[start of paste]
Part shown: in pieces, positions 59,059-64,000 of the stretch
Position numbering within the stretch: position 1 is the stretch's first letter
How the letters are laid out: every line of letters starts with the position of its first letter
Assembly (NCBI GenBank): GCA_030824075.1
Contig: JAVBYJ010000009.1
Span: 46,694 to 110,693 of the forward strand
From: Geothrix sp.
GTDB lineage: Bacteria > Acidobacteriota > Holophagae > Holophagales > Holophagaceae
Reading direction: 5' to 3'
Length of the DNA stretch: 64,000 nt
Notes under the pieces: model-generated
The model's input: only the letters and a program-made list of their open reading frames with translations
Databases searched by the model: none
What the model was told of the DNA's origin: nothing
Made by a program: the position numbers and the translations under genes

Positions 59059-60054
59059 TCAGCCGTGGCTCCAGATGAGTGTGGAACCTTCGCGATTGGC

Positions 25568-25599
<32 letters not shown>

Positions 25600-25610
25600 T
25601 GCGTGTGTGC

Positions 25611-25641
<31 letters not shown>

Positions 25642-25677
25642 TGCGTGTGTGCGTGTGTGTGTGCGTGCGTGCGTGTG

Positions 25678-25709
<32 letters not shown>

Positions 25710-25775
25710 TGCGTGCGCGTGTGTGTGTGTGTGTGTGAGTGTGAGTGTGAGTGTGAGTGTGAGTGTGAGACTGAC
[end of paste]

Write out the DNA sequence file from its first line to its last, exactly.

Part shown: in pieces, positions 59,059-64,000 of the stretch
Position numbering within the stretch: position 1 is the stretch's first letter
How the letters are laid out: every line of letters starts with the position of its first letter
Assembly (NCBI GenBank): GCA_030824075.1
Contig: JAVBYJ010000009.1
Span: 46,694 to 110,693 of the forward strand
From: Geothrix sp.
GTDB lineage: Bacteria > Acidobacteriota > Holophagae > Holophagales > Holophagaceae
Reading direction: 5' to 3'
Length of the DNA stretch: 64,000 nt
Notes under the pieces: model-generated
The model's input: only the letters and a program-made list of their open reading frames with translations
Databases searched by the model: none
What the model was told of the DNA's origin: nothing
Made by a program: the position numbers and the translations under genes

Positions 59059-60054
59059 TCAGCCGTGGCTCCAGATGAGTGTGGAACCTTCGCGATTGGC

Positions 25568-25599
<32 letters not shown>

Positions 25600-25610
25600 T
25601 GCGTGTGTGC

Positions 25611-25641
<31 letters not shown>

Positions 25642-25677
25642 TGCGTGTGTGCGTGTGTGTGTGCGTGCGTGCGTGTG

Positions 25678-25709
<32 letters not shown>

Positions 25710-25775
25710 TGCGTGCGCGTGTGTGTGTGTGTGTGTGAGTGTGAGTGTGAGTGTGAGTGTGAGTGTGAGACTGAC